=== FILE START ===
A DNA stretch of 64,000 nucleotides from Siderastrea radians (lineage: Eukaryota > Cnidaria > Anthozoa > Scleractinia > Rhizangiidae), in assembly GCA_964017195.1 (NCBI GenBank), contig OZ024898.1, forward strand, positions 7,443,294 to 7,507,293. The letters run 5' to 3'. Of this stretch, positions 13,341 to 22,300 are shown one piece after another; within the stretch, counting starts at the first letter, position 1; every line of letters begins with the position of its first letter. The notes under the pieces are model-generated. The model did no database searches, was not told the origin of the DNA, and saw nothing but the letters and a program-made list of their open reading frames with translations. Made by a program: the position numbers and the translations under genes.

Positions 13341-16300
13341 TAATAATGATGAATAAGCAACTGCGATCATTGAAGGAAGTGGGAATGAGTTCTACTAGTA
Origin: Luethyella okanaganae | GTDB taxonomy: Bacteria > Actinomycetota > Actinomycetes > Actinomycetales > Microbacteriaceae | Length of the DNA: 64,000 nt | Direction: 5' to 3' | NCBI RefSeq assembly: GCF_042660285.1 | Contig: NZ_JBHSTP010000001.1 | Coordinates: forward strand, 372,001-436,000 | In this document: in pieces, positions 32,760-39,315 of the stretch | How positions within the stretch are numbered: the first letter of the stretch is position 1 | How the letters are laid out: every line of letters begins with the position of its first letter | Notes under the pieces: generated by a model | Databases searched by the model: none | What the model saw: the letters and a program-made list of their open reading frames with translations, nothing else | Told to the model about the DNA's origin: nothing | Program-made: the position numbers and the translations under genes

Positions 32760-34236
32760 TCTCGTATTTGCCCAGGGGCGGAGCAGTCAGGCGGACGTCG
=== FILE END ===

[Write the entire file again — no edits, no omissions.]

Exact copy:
A DNA stretch of 64,000 nucleotides from Siderastrea radians (lineage: Eukaryota > Cnidaria > Anthozoa > Scleractinia > Rhizangiidae), in assembly GCA_964017195.1 (NCBI GenBank), contig OZ024898.1, forward strand, positions 7,443,294 to 7,507,293. The letters run 5' to 3'. Of this stretch, positions 13,341 to 22,300 are shown one piece after another; within the stretch, counting starts at the first letter, position 1; every line of letters begins with the position of its first letter. The notes under the pieces are model-generated. The model did no database searches, was not told the origin of the DNA, and saw nothing but the letters and a program-made list of their open reading frames with translations. Made by a program: the position numbers and the translations under genes.

Positions 13341-16300
13341 TAATAATGATGAATAAGCAACTGCGATCATTGAAGGAAGTGGGAATGAGTTCTACTAGTA
Origin: Luethyella okanaganae | GTDB taxonomy: Bacteria > Actinomycetota > Actinomycetes > Actinomycetales > Microbacteriaceae | Length of the DNA: 64,000 nt | Direction: 5' to 3' | NCBI RefSeq assembly: GCF_042660285.1 | Contig: NZ_JBHSTP010000001.1 | Coordinates: forward strand, 372,001-436,000 | In this document: in pieces, positions 32,760-39,315 of the stretch | How positions within the stretch are numbered: the first letter of the stretch is position 1 | How the letters are laid out: every line of letters begins with the position of its first letter | Notes under the pieces: generated by a model | Databases searched by the model: none | What the model saw: the letters and a program-made list of their open reading frames with translations, nothing else | Told to the model about the DNA's origin: nothing | Program-made: the position numbers and the translations under genes

Positions 32760-34236
32760 TCTCGTATTTGCCCAGGGGCGGAGCAGTCAGGCGGACGTCG